She came out of the water, dripping and happy, and I couldn’t believe that I got to witness this cousin of mine, this cousin I hadn’t seen for years until recently, soaked through to the soul from the waters of baptism.
I barely remember Carmen as a child, our two families having little to draw us together except blood, and that running thin because of religious differences. Her mom and my dad, sister and brother raised in the same house, had chosen different paths. Her mom walking in the tradition of her parents; my dad walking away from the restrictions, the deceptions.
Now, Carmen joined my dad, our aunt and uncle, her sister and brother-in-law, even her own husband in breaking free from the religion that had kept them all from the truth of Jesus for so long. She talked about what it meant to know about God but to not know him.

Before this I had the Bible, and I thought I was a Christian. I was very proud of my Bible knowledge. I felt proud that I was in an elite group, of the only True Christians on earth, as Jehovah’s Witnesses taught me. At the same time I was full of despair because I could never be sure if I was accepted by God.

We were told that we might not make it through the Great Tribulation. The admonishment to do more, more, more and to make kingdom preaching a priority made me feel guilty and ashamed of myself anytime I did anything else. I had young kids and health problems and was judged harshly. I had no friends. I slipped into depression, too ashamed to try to approach God in prayer at all. I felt that I didn’t deserve his help. I needed to try harder. I felt like I didn’t deserve to be loved at all.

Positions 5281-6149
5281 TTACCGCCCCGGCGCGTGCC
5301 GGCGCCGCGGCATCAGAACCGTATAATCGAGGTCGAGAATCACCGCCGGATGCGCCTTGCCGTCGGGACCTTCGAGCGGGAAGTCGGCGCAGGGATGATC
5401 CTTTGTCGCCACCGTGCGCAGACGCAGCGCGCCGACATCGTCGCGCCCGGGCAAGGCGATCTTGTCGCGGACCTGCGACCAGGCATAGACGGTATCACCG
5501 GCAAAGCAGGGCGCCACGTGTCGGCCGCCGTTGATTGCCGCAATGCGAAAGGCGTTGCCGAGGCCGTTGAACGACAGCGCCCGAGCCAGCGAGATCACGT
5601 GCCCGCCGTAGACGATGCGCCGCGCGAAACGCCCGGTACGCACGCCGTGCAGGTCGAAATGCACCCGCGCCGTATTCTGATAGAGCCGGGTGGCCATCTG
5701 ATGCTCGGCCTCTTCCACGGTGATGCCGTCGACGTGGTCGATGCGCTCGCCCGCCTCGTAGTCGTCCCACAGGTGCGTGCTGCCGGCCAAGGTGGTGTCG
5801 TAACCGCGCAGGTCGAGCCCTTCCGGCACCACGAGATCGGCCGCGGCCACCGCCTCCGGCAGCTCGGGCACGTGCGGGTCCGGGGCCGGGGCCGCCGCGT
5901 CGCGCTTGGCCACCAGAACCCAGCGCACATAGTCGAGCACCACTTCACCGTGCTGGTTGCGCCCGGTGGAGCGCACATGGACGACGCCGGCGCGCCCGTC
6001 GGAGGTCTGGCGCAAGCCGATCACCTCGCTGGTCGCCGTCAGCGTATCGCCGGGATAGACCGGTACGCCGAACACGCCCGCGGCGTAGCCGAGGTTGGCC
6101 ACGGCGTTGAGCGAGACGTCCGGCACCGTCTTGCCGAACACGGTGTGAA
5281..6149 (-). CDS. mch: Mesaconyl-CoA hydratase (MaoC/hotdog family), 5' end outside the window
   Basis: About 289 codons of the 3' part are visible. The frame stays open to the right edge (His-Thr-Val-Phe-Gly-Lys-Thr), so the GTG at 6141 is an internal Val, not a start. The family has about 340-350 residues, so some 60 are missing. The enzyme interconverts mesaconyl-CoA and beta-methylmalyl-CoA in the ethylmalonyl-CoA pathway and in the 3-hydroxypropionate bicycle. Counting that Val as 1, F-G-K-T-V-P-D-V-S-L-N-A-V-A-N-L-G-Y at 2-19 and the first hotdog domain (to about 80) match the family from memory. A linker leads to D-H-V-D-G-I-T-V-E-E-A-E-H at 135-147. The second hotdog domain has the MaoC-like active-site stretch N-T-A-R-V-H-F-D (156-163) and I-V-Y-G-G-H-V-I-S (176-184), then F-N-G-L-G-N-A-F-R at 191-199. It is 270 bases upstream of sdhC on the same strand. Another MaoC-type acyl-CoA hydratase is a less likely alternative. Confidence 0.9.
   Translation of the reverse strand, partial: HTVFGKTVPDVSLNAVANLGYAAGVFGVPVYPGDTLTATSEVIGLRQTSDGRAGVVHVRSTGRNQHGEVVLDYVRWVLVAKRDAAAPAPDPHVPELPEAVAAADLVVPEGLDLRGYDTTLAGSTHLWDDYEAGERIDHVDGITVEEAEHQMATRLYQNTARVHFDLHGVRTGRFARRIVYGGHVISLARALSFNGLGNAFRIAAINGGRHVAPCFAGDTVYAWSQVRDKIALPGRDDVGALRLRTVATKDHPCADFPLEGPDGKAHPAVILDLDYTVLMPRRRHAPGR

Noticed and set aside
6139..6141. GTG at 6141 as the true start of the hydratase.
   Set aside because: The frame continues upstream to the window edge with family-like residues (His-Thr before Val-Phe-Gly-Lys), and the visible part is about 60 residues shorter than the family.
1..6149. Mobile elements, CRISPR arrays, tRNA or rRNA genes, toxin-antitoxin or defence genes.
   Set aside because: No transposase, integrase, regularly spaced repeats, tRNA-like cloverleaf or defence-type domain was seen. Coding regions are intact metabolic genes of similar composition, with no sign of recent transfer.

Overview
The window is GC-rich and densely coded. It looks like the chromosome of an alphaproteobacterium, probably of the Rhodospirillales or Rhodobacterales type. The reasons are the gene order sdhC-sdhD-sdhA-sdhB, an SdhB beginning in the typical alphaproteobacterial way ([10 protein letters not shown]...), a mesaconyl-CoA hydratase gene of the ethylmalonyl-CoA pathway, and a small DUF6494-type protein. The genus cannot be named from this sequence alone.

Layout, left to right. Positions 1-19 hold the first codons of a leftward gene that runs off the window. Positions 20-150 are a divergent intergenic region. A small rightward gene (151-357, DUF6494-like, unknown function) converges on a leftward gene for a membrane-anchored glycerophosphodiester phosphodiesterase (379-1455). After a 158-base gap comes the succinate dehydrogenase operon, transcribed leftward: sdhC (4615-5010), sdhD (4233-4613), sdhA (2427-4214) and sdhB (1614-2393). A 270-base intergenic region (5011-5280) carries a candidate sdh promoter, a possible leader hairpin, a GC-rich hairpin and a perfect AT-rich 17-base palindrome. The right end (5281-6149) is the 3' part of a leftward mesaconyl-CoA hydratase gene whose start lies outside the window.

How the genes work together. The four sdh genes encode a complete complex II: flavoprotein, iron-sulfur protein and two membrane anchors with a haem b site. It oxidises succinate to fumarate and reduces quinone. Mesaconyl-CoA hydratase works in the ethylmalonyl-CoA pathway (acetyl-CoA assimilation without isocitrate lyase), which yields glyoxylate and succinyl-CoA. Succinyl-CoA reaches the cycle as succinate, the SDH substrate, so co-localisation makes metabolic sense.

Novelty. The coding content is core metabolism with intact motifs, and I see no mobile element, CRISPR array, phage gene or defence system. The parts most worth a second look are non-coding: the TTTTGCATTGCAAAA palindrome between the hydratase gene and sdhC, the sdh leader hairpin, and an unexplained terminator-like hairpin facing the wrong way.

Tears pooled in my eyes as Carmen read verse after verse from God’s truth, truth that was lost on her until recently. Her testimony of faith was honest, and her commitment to Jesus is costly. Many of her family members – our family members – are still in the organization and will likely never talk to her again; her old friends have all walked away from her.
I sat as a witness that day to this remarkable transformation of grace, but I also felt acutely aware of how easy it is for any of us to be deceived. The people in that church, friends and neighbors chasing after wealth and pleasure, my own heart beating in my chest: we all can believe fervently that we know the truth, that we are right. But then Jesus . . .

I believed in the Bible, but that did not save me. I believed in the historicity of Jesus Christ, but that did not save me. I called on Jesus that day and I had no other religion to go to. I called on the Lord that day because I knew that He could save me, I knew that I needed Him to save me. And I trust Him above all others. Only He can guide me. Religious leaders, words on a page, my own understanding of things, cannot guide me, Carmen explained in her testimony.

After the church service, several of us went back to Carmen’s house, sharing a meal together as a true family. The house was full; there were kids watching cartoons; the adults clustered, a few in each room. As we sat and talked, I thought about the beauty of Mark 10:29-30 being lived out right there for Carmen over cold cut sandwiches.

“Truly I tell you,” Jesus replied, “no one who has left home or brothers or sisters or mother or father or children or fields for me and the gospel will fail to receive a hundred times as much in this present age: homes, brothers, sisters, mothers, children and fields—along with persecutions—and in the age to come eternal life.”

I drove home that day happy and hopeful and amazed at the lengths God will go to to save just one – each one.
Photo by Nick Harris1, via Flickr, used with permission under the Creative Commons License.